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Cannabis continues to provide economic and health benefits in states that have made it legal. Some of the results were expected, such as police arresting fewer people in those states on marijuana-related charges.
But others have been welcome surprises.
A new study shows that cannabis legalization may be partly responsible for reducing the use of opioids, alcohol, and nicotine in legal cannabis states. The impact has been significant among those between the ages of 21 and 25.
While some anticipated that cannabis and CBD could impact opioid use (even replacing it for post-operative patients), the other benefits have raised eyebrows.
Researchers at the University of Washington said that their findings undermine concerns by cannabis legalization opponents that marijuana serves as a gateway drug.
“Contrary to concerns about spillover effects, implementation of legalized nonmedical cannabis coincided with decreases in alcohol and cigarette use and pain reliever misuse,” they wrote.
The study looked at six tears of data
Published in the Journal of Adolescent Health, the study analyzed data from 12,694 adults from 2014 to 2019. Researchers found a reduction of the following among those between the ages of 21-25:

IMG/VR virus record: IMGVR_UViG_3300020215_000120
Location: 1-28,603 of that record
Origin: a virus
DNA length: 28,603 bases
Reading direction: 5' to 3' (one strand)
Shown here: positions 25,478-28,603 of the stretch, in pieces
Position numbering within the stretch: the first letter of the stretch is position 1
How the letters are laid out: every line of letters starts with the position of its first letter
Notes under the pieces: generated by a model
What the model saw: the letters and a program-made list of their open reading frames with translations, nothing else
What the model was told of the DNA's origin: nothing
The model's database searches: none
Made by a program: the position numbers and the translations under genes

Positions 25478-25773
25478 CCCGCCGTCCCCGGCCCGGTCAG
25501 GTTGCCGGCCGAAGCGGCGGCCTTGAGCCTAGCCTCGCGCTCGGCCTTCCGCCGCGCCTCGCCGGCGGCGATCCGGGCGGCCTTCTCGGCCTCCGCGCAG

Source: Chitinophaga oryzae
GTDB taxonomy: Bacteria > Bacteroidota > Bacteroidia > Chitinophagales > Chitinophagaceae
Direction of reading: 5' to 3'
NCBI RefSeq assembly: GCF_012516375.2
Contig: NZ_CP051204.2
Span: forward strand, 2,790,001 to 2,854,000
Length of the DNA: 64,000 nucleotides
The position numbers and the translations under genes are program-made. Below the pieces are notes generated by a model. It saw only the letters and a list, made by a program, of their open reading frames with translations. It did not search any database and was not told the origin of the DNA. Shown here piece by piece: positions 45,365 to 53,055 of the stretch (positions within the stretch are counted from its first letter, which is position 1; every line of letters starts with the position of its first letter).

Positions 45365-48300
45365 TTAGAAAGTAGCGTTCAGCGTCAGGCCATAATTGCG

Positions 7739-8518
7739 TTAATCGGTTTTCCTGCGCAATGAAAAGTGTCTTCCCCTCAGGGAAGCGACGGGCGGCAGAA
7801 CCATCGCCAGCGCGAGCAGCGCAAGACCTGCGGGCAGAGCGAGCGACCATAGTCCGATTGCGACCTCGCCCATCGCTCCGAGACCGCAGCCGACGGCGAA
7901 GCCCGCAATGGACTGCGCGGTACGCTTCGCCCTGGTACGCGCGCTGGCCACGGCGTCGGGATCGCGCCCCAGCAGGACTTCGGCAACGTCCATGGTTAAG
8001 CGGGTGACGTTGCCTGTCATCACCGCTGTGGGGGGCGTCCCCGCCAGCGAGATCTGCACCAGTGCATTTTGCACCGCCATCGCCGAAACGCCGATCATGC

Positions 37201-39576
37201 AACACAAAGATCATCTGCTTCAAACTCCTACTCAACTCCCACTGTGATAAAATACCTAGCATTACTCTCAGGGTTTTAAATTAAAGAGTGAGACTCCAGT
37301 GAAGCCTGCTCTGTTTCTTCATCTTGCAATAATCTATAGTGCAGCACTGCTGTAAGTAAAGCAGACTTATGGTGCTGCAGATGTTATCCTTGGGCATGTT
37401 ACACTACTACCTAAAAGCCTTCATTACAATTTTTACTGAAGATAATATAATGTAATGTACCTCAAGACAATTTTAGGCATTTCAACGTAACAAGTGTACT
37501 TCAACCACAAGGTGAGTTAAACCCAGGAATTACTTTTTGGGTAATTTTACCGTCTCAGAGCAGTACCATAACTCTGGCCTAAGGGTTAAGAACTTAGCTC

- Prevalence of past-month alcohol use
- Heavy episodic drinking (HED)
- Cigarette use
- Prevalence of past-year pain reliever misuse
While they wrote that the “weakening association of cannabis use with the use of other substances” requires further research, their findings suggested increased importance in cannabis-specific prevention and treatment.
In a blog post about the study, NORML’s Deputy Director Paul Armentano said that “real-world data from legalization states” continue to undermine arguments that cannabis will act as a gateway drug to using other substances.
Other studies have reached similar conclusions
Armentano and other marijuana advocates are correct in saying that findings from recent studies have shown a correlation between decreased opioid use and legalized marijuana. Other studies have also found that marijuana offers effective pain management.
For example, a study published in the Pain Medicine Journal found that patients who used cannabis reported better pain management and quality of life and reduced use of opioids. Another study from Canada, where cannabis has been legal since 2018, found that people who used cannabis reported improvement in sleep, PTSD, and pain management.
A 2022 study from the University of Michigan found that a combination of flower, tinctures, oils, and edibles provided the best pain management results.
A study published in the British Medical Association Journal found that counties in the United States with cannabis dispensaries had fewer opioid-related deaths when compared to counties without a dispensary.